• YouCount – Empowering Youth and Cocreating Social Innovations and Policymaking Through Youth-Focused Citizen Social Science
    Duration: 2021-2024
    Project funded by the European Union • Horizon 2020 Program for Research and Innovation
    Contact: Jörg MatthesMelanie Saumer

    About: In Europe, and globally, substantial numbers of young people are at risk of social exclusion, and there is therefore a pressing need to develop more knowledge and innovation to create more inclusive and youth-friendly societies. Citizen social science might contribute to these needs, but the actual outcomes of citizen social science and its innovative potential is uncertain. YOUCOUNT will therefore, through cocreative youth citizen social science (Y-CSS) including youths in the age of 15-29 years as citizen scientists, produce new knowledge of positive drivers for social inclusion of youth at risk of exclusion, and cocreate innovations and policymaking. Moreover, to provide evidence of the actual outcomes of Y-CSS through hands on citizen science activities.
  • Social Media and Political Engagement: Mechanisms and Contingencies
    Duration: 2018-2022
    Project funded by the Austrian Science Fund (FWF)
    Contact: Jörg Matthes • Andreas Nanz

    About: The increasing use of social media has spurred hopes that social media may have the power to increase political participation, even among those who used to tune out of the political world. Research findings in the field indeed suggest a positive relationship between social media use and various forms of political participation, such as protesting and political expression. However, there is a lack of theorizing about the precise psychological processes behind this relationship. Hence, we still don't know why and under which circumstances social media may increase participation. One problem is that research in the field is dominated by cross-sectional surveys, which measure social media use and participation for only one point in time. Long-term analyses and experimental studies, which are better suited to explain psychological mechanisms and causal effects, are yet a scarce phenomenon. Drawing on the Social Media Political Participation Model, this project aims at filling this pressing research gap.
  • Measuring the Loss of Image due to Time Delays
    DE: "Projekt zur Messung des Imageverlustes durch Zeitverzögerungen"
    Duration: 2021
    Project funded by the Wiener Linien (Viennese Public Transport Operator)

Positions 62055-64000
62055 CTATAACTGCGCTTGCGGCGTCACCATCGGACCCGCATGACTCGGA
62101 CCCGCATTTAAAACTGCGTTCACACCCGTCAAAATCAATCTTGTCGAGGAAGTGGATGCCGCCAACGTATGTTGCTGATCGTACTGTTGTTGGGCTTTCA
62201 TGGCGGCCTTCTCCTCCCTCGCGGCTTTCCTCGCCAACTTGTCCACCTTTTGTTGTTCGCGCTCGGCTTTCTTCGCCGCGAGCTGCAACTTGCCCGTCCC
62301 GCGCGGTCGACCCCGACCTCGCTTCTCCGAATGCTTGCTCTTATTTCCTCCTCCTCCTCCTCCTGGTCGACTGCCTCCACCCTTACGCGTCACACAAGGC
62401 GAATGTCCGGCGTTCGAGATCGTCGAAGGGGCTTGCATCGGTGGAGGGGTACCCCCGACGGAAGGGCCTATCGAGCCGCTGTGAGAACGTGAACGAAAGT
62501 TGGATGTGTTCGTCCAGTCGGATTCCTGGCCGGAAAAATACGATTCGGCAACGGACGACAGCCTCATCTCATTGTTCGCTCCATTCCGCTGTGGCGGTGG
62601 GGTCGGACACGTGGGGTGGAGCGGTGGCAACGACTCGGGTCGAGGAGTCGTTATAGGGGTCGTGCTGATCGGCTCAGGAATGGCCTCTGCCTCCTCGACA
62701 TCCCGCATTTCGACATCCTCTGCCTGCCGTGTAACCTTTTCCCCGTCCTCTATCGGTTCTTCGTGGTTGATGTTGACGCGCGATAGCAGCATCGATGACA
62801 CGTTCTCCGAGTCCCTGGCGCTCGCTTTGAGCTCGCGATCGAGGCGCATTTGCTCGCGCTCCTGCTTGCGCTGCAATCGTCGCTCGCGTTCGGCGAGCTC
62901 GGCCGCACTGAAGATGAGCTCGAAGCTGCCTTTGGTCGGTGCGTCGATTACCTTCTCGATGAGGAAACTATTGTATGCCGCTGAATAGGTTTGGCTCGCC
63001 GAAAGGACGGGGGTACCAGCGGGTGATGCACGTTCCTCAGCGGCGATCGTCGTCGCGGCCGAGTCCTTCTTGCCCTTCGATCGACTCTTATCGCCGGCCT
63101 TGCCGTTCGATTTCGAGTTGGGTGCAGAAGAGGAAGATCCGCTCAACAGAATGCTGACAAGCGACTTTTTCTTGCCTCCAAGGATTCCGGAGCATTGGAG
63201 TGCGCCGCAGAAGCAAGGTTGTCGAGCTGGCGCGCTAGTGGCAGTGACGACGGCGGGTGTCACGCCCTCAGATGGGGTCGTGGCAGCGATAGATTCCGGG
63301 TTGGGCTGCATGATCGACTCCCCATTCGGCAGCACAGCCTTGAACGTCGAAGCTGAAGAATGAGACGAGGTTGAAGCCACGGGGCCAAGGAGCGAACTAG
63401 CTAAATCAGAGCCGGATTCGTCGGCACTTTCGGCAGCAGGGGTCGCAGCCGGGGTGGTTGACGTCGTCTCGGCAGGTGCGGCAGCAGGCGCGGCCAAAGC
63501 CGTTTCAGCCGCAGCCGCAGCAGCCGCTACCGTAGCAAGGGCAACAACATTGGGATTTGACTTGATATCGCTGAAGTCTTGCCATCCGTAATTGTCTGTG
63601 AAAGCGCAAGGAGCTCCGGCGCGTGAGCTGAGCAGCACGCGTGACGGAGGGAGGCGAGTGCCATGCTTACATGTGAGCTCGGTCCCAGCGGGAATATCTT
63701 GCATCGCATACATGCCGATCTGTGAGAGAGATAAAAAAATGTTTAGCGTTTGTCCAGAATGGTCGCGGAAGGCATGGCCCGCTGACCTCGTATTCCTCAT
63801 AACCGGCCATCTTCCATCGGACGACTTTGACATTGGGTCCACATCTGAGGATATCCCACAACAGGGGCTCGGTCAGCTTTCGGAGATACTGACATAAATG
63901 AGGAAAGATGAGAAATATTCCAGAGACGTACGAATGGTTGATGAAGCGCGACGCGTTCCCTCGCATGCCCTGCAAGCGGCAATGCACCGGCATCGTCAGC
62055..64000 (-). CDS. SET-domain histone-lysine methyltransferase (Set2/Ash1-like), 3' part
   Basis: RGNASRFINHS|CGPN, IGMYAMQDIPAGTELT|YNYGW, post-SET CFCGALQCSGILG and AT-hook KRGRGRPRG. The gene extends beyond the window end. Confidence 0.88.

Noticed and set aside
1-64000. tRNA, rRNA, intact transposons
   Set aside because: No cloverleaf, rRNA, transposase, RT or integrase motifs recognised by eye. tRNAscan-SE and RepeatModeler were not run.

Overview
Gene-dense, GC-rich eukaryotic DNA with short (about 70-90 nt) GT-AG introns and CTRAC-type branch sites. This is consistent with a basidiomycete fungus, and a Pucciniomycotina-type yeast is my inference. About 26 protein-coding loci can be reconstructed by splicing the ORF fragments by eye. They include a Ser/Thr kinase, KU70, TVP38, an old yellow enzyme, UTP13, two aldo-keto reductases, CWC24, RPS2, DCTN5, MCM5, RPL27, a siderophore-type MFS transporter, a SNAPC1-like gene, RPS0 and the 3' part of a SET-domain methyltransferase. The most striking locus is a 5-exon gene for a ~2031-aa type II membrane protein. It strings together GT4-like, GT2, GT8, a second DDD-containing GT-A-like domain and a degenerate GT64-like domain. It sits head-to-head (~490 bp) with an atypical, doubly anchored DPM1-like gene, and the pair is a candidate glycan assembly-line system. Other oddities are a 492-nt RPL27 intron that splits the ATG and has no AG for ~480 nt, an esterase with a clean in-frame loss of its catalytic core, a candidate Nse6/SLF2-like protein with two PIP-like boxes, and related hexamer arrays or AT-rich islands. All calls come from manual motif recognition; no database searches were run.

Contact: Jörg MatthesAlice Binder
  • Perfect Picture, Imperfect Life? The Relationship Between Personal Instagram Use and Subjective Life-Satisfaction – A Linkage Analysis
    Duration: 2019
    Project funded through the Fritz Karmasin-Award of the Austrian Society of Communication (ÖGK)
    Contact: Kathrin Karsay • Brigitte Naderer
  • Effects of Austrian Monopolists' Betting and Gambling Ads – Update 2018
    Duration: 2019
    Project funded by the Austrian Association for Betting and Gambling (OVWG)
    Contact: Jörg Matthes
  • Effects of Food Placements in Narrative Children's Media on Children's Healthy Eating Behavior. Long Term Effects, Activation and Attention Allocation, as well as Effective Presentations
    Duration: 2018-2020
    Project funded by the Oesterreichische Nationalbank (Central Bank of the Republic of Austria)
    Contact: Jörg Matthes
  • Effects of Austrian Monopolists' Betting and Gambling Ads
    Duration: 2017
    Project funded by the Austrian Association for Betting and Gambling (OVWG)
    Contact: Jörg Matthes
  • Populist Political Communication in Europe: Comprehending the Challenge of Mediated Political Populism for Democratic Politics
    Duration: 2014-2018
    Project funded by COST (European Cooperation in Science and Technology)
    COST Action: IS 1308
    Austrian participation project: "Populist Political Communication in Austria. Strategies, Media Attention, and Audience Effects"
    Contact for Austrian part project: Jörg Matthes
  • The Antecedents of Public Opinion Expression. A Cross-National Study of Debate Participation, Project 15 within Module 4 of the NCCR Democracy
    Duration: 2009-2014
    Project funded by the Swiss National Science Foundation
    Methods: Cross-national public opinion surveys
    Contact: Jörg Matthes
  • Reception of News on Migration – the Audience Studies within the large-scale project "Mediation of Migration: Media Impacts on Norwegian Immigration Policy, Public Administration and Public Opinion"
    Duration: 2011-2015
    Funded by the Research Council of Norway (in collaboration with colleagues from the Department of Media and Communication, University of Oslo, Norway).
    Methods: Focus groups, surveys, content analysis
    Contact: Jörg Matthes